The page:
posted by Infra on May 6th, 2012
In terms of what he quoted from Daisy Deadhead,2 I’ve argued similar things here, though with an arguably darker slant. But there are a couple of additional things that I’d like to note, the first of which is in regard to this, quoting SE:
Obviously, “trying and failing” is the field that Consent Culture seeks to deal with; Decency 101 (or “education” in the terms used by CC) will only work for people who are engaged with learning. Those who won’t listen are a problem. Those who listen but don’t care (i.e. the serial abusers) are fundamentally a threat, and have to be dealt with differently.
As well as in other posts, that’s what I was getting at in this one.
The thing that almost floored him, when he heard that, wasn’t the comparison. It was the idea that the difference was one related to consent. What a lot of people don’t seem to realize — but what becomes readily apparent if you’ve dealt with a number of these individuals, especially in a treatment context — is that they often do believe in consent. Or more to the point, a twisted form of it. It’s just that in their minds, it becomes something that we no longer recognize. And that’s one of the main reasons why straight-out attempts at education fail. Because the information goes in, but once it’s there… it’s no longer what it was.
They don’t listen, but often because they believe that they understand it better than we do. They don’t care, but often because they believe that our understanding of these things is marred by obstacles from which they are free. Or they don’t listen, or they don’t care, because they feel that they have a right, or even an obligation, to question. To seek out the answers themselves — the answers that they believe that we, or anyone else, cannot provide, and that only experience can prove.
And sometimes,3 they don’t listen because they’ve come to believe that they have no other option. That even if true for others, the words could never be true for them, even if they wanted them to be.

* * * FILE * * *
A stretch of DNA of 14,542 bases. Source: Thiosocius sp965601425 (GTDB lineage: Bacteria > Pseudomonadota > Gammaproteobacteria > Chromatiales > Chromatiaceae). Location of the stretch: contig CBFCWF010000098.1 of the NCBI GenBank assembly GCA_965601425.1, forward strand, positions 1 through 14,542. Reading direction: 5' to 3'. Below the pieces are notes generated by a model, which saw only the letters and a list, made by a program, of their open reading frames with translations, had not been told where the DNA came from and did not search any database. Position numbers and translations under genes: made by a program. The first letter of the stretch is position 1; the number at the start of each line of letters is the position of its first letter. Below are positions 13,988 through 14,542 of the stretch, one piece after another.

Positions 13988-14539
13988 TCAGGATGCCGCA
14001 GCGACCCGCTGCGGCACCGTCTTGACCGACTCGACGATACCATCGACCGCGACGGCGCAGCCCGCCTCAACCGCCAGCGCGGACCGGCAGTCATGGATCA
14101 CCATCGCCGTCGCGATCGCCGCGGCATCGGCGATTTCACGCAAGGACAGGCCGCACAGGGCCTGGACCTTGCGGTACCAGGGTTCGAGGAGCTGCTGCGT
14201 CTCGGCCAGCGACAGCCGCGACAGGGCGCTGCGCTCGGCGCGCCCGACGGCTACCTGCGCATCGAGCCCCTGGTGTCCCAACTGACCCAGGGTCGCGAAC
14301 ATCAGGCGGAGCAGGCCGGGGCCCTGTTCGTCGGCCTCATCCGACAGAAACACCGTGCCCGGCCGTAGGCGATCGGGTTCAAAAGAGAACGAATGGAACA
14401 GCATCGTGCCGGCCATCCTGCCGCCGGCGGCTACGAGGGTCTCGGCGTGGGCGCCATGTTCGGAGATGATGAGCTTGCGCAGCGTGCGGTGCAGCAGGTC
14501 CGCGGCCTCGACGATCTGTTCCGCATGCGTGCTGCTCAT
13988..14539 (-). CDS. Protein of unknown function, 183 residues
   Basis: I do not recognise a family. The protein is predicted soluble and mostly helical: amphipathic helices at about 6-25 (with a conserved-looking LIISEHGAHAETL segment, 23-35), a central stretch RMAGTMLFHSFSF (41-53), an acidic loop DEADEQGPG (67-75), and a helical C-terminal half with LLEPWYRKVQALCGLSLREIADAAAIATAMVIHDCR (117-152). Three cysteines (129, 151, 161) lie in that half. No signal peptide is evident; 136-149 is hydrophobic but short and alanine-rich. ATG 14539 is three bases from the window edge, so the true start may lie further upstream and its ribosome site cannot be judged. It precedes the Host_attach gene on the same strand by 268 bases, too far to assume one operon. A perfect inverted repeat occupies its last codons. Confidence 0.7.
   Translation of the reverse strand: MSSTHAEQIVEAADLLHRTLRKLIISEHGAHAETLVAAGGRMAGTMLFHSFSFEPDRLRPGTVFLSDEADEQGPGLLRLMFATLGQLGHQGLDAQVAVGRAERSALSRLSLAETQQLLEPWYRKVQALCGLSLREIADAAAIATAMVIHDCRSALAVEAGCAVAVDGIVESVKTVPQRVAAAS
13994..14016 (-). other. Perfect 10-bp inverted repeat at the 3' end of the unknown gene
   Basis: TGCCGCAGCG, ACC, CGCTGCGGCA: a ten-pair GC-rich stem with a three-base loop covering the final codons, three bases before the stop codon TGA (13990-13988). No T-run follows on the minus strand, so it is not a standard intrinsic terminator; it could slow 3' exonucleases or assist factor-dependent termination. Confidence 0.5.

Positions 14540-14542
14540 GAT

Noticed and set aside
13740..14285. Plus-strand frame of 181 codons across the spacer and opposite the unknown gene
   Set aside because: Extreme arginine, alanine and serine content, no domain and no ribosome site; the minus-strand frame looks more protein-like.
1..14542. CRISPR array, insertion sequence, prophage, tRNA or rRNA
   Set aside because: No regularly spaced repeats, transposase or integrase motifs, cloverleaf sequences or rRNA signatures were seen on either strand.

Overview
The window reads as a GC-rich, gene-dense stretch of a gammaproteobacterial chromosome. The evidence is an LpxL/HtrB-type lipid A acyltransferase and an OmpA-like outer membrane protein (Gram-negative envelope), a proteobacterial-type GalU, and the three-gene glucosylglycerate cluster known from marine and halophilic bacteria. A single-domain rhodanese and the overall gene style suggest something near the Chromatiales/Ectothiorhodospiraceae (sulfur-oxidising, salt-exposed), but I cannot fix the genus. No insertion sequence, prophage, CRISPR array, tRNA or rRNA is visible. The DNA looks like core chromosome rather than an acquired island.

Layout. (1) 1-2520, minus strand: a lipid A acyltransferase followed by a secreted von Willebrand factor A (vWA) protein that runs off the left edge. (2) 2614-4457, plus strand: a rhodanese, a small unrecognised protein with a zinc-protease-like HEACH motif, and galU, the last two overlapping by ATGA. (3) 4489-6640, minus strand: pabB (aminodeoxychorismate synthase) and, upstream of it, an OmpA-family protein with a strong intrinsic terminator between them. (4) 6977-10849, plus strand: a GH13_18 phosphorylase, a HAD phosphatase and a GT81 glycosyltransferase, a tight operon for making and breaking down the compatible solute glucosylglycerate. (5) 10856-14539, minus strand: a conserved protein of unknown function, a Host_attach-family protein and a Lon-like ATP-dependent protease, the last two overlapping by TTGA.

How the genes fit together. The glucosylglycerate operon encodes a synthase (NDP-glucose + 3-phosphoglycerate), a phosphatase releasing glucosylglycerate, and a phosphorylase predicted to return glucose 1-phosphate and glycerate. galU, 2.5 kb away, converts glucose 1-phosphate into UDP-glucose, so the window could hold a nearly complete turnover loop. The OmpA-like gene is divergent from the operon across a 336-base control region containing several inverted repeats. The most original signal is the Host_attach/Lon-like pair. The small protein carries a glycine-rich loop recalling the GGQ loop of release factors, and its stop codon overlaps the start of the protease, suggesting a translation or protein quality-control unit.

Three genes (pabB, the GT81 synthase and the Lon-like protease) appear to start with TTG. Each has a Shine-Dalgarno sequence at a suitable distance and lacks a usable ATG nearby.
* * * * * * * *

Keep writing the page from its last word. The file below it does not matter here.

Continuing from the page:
None of which is to say that reform and rehabilitation is impossible; as we continued to talk, the doc I referenced agreed with this, and, as I’ve referenced elsewhere on other occasions, I’ve known people who’ve worked in that specific field as well. But it’s a complex and delicate thing, involving victim empathy, risk factors and aftercare, and it only works for some. To see it as a matter of consent education is to see it as something that it is not: it’s fully possible to respect consent, fully and completely, and to fully and completely believe it — and still, on occasion, commit these offenses. The sources are not the same.
But returning to SnowdropExplodes’ post, there’s one point on which I have to disagree:
Fundamentally, though, the message of this post is that these problems and issues are not unique to any particular type of space: they exist in BDSM, they exist in liberal politics, they exist in SF/Fantasy fandom, they exist in all spaces that are open to anyone to say, “yes, I belong here.” Because the types of people who represent problems of this type are present in society as a whole.
But in a nuanced way.
Although I agree on the general point, there’s the idea of restricted, transgressive and specialized knowledge that comes into play; and extending from this, the idea of a counter-moral ethical space, or one of judgmental suspension, within which ideas that are normally rejected can be explored with acceptance, or at least with the dispersal of censure. And it’s with this in mind that I’d assert that the problems of the BDSM scene seem to have more in common with some scenes than others, this being something that the above overlooks (quite possibly out of lack of familiarity).
Specifically, and saying this as someone with long-running background in it, it’s worth noting that some commentors in Cliff Pervocracy’s thread referenced similar problems (and suggested solutions based upon their experiences) in the pagan scene. My background is more with the occultism community than the pagan one as such, but I’ve noticed the same. And even the same issues with privilege, sexism, classism and race,4 depending upon which schools of practice were involved.
(Anyone with a sufficient history in these scenes will probably note the similarities in this article, linked in another of Snowdrop’s posts. Including, most notably, the reactions in the comments. Also, the elements noted in the “They don’t listen…” paragraph, above, should be quite familiar.)
So, although it’s accurate to say that these phenomena occur widely, it’s also worth pointing out that they seem to coalesce more strongly, and in certain, identifiable ways, under certain conditions. And it’s worth suggesting that those differences should be taken into account.
- Along with his one on feminist self-identification.
- This should not, however, be construed as agreement with DD: her posts and comments, in my reading, consistently raise a number of red flags. I’ll restrict myself to that.
- As was claimed by the man subject to one of this state’s first chemical castration sentences, if not the first, when I met him, previous to it being imposed. (It was a chance meeting: we happened to be in the same block of holding at the time, as he was being transferred through the area.) His claim was that he was looking forward to it; he saw it as a release from something that he couldn’t control on his own.
- The strength of each varying with type and the “lineage” issue, and this aside from the widespread problem of cultural appropriation.